Kent J. Bradford, Professor of Plant Sciences and Academic Director of the Seed Biotechnology Center at UC Davis, is today’s guest blogger.
Ever since our ancestors adopted an agricultural lifestyle about 10,000 years ago, our own sustainability has been intimately tied with that of our food production systems. Those systems currently support 6.7 billion humans, or more correctly, adequately support about 5.9 billion with another 800 million or so suffering from food insecurity, malnutrition or hunger. Compare that with the 1960’s when the world population was 3 billion, with 1 billion inadequately fed. Developments in agricultural technology have increased productivity sufficiently to feed an additional 3.9 billion people over the past 40 years while slightly decreasing the number in need and using less than 10% more land. However, food shortages, price increases and riots across the globe in 2008 were stark reminders that agriculture must be continuously successful or dire consequences quickly follow.
As a scientist and educator interested in sustainable agriculture, I recently came across the website of the Center for Urban Education about Sustainable Agriculture (CUESA), an organization that manages the Ferry Plaza Farmers Market in San Francisco. Since they are engaged in education about sustainable agriculture, they developed some guidelines about what it means. This is not as easy as it sounds, as many groups, including our own Agricultural Sustainability Institute at UC Davis, have struggled to come up with an adequate definition. While the general principle is straightforward – to farm in a way that meets our current needs while sustaining the resources to allow future generations to do the same – what this means in practice is more difficult and contentious to define.
Intrigued by CUESA’s effort to tackle this task, I eagerly read their Sustainable Agriculture Framework. Their list of best practices for producers to encourage environmental soundness were laudable: build and conserve soil fertility, conserve water and protect water quality, protect air quality, minimize use of toxics, conserve energy, use renewable resources, maximize diversity and conserve genetic resources. I’m sure every farmer would agree with them wholeheartedly.
Then I read the last point on their list: “Avoid the intentional use of genetically modified seeds and organisms.” The basis for this was apparently assumed to be self-evident, as no reasons were given for including this point in their list. To be clear, all crops have been genetically modified from their wild versions through domestication and breeding, but no doubt CUESA was referring to genetic engineering, where genes (pieces of DNA) are grafted into the chromosomes of a plant to give them specific traits. A blanket ban on genetically engineered (GE) crops implies that they are incompatible with agricultural sustainability. Let’s check the facts.
• Conserve soil and energy and protect air and water quality. The most popular GE crops are immune to herbicides used to kill weeds. Eliminating the need for repeated plowing to control weeds has encouraged the adoption of minimum tillage practices by farmers, which reduces soil erosion and fuel use. Consequently, GE crops cut greenhouse gas emissions by the equivalent of taking over 6 million cars off the road in 2006. And less eroded soil and fertilizer in waterways improves water quality. Check.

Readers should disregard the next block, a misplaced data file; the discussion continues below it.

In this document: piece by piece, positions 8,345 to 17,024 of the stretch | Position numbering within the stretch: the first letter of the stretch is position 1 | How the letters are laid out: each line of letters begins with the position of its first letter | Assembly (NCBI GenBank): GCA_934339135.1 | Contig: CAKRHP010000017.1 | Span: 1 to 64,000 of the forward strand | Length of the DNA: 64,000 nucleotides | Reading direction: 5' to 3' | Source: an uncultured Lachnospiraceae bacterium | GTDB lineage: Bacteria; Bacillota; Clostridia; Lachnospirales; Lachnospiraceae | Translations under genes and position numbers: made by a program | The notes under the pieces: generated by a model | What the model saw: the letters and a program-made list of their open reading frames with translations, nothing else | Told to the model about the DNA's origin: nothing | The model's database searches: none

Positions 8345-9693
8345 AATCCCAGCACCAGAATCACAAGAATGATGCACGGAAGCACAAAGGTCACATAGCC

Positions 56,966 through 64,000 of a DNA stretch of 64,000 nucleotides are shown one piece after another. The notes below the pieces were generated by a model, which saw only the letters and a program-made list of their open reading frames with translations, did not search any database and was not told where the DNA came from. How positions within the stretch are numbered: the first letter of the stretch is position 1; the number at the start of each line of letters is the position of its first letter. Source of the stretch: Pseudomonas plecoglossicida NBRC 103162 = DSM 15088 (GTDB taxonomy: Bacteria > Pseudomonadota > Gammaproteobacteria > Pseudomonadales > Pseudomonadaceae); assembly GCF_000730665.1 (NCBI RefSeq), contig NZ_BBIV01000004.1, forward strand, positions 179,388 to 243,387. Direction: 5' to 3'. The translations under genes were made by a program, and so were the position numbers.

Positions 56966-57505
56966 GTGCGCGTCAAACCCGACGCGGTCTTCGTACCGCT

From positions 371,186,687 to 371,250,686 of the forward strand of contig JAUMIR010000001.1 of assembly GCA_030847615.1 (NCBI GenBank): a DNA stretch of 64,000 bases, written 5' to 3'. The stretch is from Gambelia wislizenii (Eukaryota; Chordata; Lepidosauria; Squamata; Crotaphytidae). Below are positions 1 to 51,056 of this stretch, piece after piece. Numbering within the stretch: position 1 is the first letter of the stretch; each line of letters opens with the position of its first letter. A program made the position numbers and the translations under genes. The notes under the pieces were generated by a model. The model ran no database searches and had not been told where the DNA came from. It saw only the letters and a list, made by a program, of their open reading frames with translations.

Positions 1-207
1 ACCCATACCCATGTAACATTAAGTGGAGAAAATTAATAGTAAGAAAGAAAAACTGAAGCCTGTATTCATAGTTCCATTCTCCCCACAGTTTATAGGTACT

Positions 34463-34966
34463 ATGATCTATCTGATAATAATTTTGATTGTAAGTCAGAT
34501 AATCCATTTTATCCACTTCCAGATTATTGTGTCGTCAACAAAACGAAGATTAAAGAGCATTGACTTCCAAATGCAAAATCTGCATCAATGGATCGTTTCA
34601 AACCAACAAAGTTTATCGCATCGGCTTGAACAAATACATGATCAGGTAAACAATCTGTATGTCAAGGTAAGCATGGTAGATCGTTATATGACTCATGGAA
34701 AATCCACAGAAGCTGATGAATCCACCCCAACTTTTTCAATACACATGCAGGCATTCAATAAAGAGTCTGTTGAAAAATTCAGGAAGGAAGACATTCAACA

• Minimize use of toxics. The most popular herbicide used with the GE crops mentioned above replaces others that are three times as toxic and persist twice as long in the environment. Another major GE trait is insect resistance conferred by Bt proteins from a bacterium that deter or kill specific groups of worms that eat crops. In its sprayed form, Bt is approved for organic crops. In its GE crop form, it reduced global insecticide use by 300 million pounds between 1996 and 2006 (a 30% reduction). Check.
• Conserve water. Water shortages and high salinity are two of the biggest threats to the sustainability of agriculture in California, particularly if climate change reduces rain and snowfall, as is predicted. My colleague at UC Davis, Eduardo Blumwald, has used genetic engineering to develop plants that can maintain yields with less water and can thrive on salty water that would kill most crop plants. These traits clearly will contribute to sustaining agriculture with less water, not only here, but also in agricultural lands around the world that are threatened by drought and salinity. Check.
• Conserve soil fertility and natural resources. Research at Arcadia Biosciences right here in Davis promises to allow crops to produce the same yields with only one-third as much fertilizer. This would conserve natural gas used to make fertilizer and reduce nitrogen runoff from fields. Check.
• Conserve biodiversity and genetic resources. The best way to promote biodiversity is to preserve native habitats. By maintaining and increasing yields on existing farms, GE crops help to minimize expansion of agriculture into natural areas. Check.
A recent comprehensive study by the Keystone Center examined five criteria for sustainability (energy use, soil loss, irrigation water use, climate impact, and land use) and found that corn, cotton, and soybeans all improved between 1997 and 2007, a period during which GE varieties became dominant in these crops. In contrast, wheat, which has no commercial GE varieties, showed little or no improvement in sustainability indices over this period.
These results from 13 years of commercial GE crops are clear: if CUESA and other groups are serious about advancing agricultural sustainability, they should encourage producers to use GE crops rather than avoid them. And if they want to educate urban consumers about sustainable agriculture, there is a great story to tell about biotechnology FOR sustainability.